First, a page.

2023 Retirement Plan Maximums and Limits/Saver's Credit

The Internal Revenue Service (IRS) has announced the dollar maximums and limits for qualified pension plans for 2023. These reflect the applicable cost-of-living adjustments required by federal tax law and are effective for the 2023 tax year only.

Sections 1–3 highlight contribution maximums and limits established by the IRS for various retirement plans. All dollar amounts are effective January 1, 2023; changes, if any, from 2022 are noted. Section 4 highlights annual compensation amounts for highly compensated employees and key employees in a top-heavy plan. Section 5 highlights the Saver's Credit tax credit for 2023.

See 2022 Contribution Limits

The following table highlights contribution maximums established by the IRS for various retirement plans. All dollar amounts are effective January 1, 2023.

Plan Maximum Elective Deferral or Contribution Limit1 Increase from 2022 Age 50 and Older Additional "Catch-Up" Contribution Limit
TDA, 403(b) Thrift and 401(k)2

$22,500

$2,000

$7,5003

SIMPLE IRA and SIMPLE 401(k)

$15,500

$1,500

$3,500

Traditional IRA and Roth IRA

$6,500

$500

$1,000

Section 457(b) Eligible Deferred Compensation

$22,500

$2,000

$7,5003

Plan Annual Compensation Limit for Contribution Purposes Increase from 2022
TDA, 403(b) Thrift and 401(k), Defined Benefit and Defined Contribution Plans

$330,000 maximum compensation

$25,000

SEP participant requirements

$750 minimum compensation

$100

SEP discrimination requirements

$330,000 maximum compensation

$25,000

Roth IRA

Contribution limit is reduced or eliminated based on the amount by which the taxpayer's Adjusted Gross Income (AGI) minus an "applicable AGI amount" exceeds $15,000 ($10,000 for married taxpayers filing a joint return).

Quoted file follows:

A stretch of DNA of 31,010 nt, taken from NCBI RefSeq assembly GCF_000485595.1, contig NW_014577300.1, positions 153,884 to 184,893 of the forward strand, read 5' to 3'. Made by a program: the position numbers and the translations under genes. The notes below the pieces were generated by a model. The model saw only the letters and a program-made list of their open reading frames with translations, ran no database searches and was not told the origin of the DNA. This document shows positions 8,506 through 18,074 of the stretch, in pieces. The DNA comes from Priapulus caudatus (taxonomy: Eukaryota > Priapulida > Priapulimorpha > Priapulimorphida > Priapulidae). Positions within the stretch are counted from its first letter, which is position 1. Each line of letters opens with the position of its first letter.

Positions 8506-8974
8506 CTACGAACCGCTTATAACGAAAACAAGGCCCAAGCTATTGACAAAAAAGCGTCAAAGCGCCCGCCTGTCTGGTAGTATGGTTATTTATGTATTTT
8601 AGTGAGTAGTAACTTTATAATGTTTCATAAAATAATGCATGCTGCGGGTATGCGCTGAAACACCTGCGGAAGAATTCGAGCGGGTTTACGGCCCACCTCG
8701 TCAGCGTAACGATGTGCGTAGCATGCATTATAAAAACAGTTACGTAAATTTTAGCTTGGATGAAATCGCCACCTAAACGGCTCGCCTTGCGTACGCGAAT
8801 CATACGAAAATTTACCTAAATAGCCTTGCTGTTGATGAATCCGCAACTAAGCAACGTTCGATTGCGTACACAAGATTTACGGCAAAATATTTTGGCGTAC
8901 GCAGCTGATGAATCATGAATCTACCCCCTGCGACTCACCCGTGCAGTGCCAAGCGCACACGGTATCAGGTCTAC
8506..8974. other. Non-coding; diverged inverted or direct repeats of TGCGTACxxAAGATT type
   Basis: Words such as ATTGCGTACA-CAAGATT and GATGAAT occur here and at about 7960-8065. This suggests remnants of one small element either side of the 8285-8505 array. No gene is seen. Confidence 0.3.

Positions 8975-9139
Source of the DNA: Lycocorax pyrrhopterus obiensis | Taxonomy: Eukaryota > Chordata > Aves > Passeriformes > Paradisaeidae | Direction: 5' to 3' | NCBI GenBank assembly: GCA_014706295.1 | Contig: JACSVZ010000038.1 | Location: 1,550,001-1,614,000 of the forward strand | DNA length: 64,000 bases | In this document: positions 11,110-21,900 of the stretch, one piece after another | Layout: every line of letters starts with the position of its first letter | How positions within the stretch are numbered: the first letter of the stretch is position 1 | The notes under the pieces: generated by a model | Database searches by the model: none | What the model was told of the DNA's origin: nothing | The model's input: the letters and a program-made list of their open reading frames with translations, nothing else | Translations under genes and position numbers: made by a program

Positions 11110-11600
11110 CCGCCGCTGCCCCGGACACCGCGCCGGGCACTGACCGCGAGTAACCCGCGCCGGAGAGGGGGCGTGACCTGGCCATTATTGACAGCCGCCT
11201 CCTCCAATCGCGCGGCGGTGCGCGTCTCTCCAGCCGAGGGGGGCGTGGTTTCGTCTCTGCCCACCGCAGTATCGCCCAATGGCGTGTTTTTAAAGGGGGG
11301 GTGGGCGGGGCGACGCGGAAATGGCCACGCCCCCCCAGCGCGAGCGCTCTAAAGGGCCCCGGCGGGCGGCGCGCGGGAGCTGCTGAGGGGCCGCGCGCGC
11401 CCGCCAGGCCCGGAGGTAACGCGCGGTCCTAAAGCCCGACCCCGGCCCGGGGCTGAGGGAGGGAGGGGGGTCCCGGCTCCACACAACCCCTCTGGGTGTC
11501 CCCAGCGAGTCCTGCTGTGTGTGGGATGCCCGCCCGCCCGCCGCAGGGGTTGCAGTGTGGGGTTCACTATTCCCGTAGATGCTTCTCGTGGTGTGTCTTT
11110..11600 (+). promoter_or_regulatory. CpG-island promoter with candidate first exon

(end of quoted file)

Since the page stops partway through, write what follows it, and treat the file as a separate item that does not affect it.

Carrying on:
Applicable AGI amounts for 2023:
$218,000 to $228,000 (married filing joint return)
$0 to $10,000 (married filing separate return)
$138,000 to $153,000 (all other taxpayers)

$14,000
unchanged
$9,000

Traditional IRA

Deduction for contribution is reduced or eliminated for an active participant in an employer-sponsored retirement plan, based on the amount by which the taxpayer's AGI minus an "applicable AGI amount" exceeds $10,000 ($20,000 for an active participant who is a married taxpayer filing a joint return).

Applicable AGI amounts for 2023 for active participants:
$116,000 to $136,000 (married filing joint return)
$0 to $10,000 (married filing separate return)
$73,000 to $83,000 (all other taxpayers)

$7,000
unchanged
$5,000

For a married taxpayer filing a joint return who is not an active participant in an employer-sponsored retirement plan, but whose spouse is, the $10,000 amount mentioned above is not increased to $20,000 and the "applicable AGI amount" for 2023 is $218,000 to $228,000 (a $14,000 increase from 2022).

Plan Applicable Maximum Increase from 2022
Defined Benefit

$265,000 on annual benefits*

$20,000

Defined Contribution

$66,000 or 100% of compensation, whichever is less, on annual contributions

$5,000

Plan Applicable Maximum Increase from 2022
Definition of Highly Compensated Employee

$150,000

$15,000

Definition of Key Employee in a Top-Heavy Plan

$215,000

$15,000

The Saver's Credit is a tax credit of up to $1,000 ($2,000 if married filing jointly) for low- and moderate-income taxpayers who contribute to a traditional or Roth IRA, 401(k), 403(b), governmental 457 or SIMPLE IRA plan. The credit is equal to 50%, 20%, 10% or 0% of your contribution, depending on your adjusted gross income. The following table shows the income limits to claim the credit for 2023.

Credit Rate (% of contribution) Married Filing Jointly Head of Household All Other Filers*
50%

Up to $43,000

Up to $32,625

Up to $21,750

20%

$43,001–$47,000

$32,626–$35,625

$21,751–$23,750

10%

$47,001–$73,000

$35,626–$54,750

$23,751–$36,500

0%

$73,001 & up

$54,751 & up

$36,501 & up